A few hours ago I flashed the latest preview version of Android 5.0 (aka "L," aka "Lollipop") onto my trusty old Nexus 7 tablet. Devices aren't scheduled to actually start getting updated to 5.0 for a few more weeks – and many devices may never see this version – but I'm impatient. So I took the plunge and flashed my tablet manually.
And, holy moly, is Lollipop fantastic. (I originally wrote "This is one delicious Lollipop"...but then I immediately felt like a bad person for writing something so horrendously dorky. So I deleted it with extreme prejudice.)
I'm not going to inundate you with all the new features – you can get those all over the place. But there are a few goodies in here that are just too awesome to not talk about.
First of all, it is crazy fast. The speed difference between 4.4 ("Kit Kat") and 5.0 is huge. I don't have any FPS or number crunching benchmark to back that statement up (though I'm sure someone will take care of that shortly) but everything is, quite simply, a whole heck of a lot faster. Games that used to stutter a little are now silky smooth. It's like my N7 just got a major hardware upgrade. That's not marketing speak, Google doesn't pay me a dime. The speed improvement truly is instantly noticeable.
Apparently that new Android Runtime (ART) was worth the investment. RAM usage by the system is now a teensy, tiny 134 MB on first boot (I don't know how big that number was before, but I seem to recall it being larger than that).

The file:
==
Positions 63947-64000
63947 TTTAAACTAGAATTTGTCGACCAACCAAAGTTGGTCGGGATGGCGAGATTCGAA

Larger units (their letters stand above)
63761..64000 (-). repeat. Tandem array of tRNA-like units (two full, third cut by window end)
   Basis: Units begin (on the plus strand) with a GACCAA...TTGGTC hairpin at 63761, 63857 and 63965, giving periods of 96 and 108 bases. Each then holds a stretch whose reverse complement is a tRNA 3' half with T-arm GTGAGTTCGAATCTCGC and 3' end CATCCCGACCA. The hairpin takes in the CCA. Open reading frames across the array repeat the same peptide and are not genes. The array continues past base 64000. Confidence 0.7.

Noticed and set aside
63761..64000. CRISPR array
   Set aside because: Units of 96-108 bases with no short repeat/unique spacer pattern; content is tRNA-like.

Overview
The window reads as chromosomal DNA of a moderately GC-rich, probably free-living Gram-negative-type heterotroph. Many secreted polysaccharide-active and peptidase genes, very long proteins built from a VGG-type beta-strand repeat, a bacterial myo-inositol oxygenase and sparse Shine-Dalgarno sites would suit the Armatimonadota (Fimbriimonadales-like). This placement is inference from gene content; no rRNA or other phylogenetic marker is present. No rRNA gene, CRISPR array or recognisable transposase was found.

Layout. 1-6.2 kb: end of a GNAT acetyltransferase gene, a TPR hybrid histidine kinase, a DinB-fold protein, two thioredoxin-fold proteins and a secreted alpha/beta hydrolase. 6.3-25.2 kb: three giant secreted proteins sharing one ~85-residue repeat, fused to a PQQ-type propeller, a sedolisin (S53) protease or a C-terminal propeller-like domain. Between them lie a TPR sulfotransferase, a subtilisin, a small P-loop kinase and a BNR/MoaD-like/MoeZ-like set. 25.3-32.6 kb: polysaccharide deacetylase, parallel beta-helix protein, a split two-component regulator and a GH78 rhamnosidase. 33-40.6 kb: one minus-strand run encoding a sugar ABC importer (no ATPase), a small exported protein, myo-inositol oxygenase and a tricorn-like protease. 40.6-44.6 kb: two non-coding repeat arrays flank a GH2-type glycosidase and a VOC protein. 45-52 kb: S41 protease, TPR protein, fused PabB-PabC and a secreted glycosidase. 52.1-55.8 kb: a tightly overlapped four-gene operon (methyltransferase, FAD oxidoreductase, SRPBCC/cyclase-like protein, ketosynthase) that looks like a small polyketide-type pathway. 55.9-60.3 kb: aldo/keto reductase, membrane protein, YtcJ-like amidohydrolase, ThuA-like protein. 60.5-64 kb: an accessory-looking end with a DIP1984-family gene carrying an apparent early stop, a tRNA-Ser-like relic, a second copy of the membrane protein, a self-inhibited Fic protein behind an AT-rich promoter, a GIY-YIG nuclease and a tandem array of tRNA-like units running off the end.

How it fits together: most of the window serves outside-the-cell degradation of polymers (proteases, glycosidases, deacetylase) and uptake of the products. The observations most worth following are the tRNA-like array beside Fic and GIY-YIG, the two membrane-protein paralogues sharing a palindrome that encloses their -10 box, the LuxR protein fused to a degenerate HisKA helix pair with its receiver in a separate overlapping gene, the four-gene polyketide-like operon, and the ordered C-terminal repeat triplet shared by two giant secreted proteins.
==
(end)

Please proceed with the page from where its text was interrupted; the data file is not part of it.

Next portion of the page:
Supposedly the battery life is also better, though I'm going to need to use this for a few more days to know for sure. How the battery life can be better while, simultaneously, the performance shoots through the roof is beyond me. But, hey, I'm not going to question whatever black magic Google has employed to accomplish this mystical feat.
Instead, I'd like to talk about a set of features that thrills me endlessly. Audio.
Android 5.0 has added official support for USB audio devices (both input and output) along with lower-latency audio input and the ability to mix up to eight audio channels. All of which means one, amazing, thing: Android is now a platform that can be seriously considered for professional audio production work.
Granted, this is only the first step. We still need developers to create audio editing software that utilizes these new features, but it's a really, really big first step.
If Google had asked me a year ago what features they could add to Android 5 to make me really excited, USB audio device support would have been my number one request. Followed by low-latency audio input. And then, in a close third, general performance improvements.
In other words... Google's Android team somehow managed to provide me with exactly what I wanted without ever even having asked me. Which means one of two things:
- They're really smart.
- They have a chip implanted inside my brain that they're using to record and index every thought I've ever had.
Both seem plausible.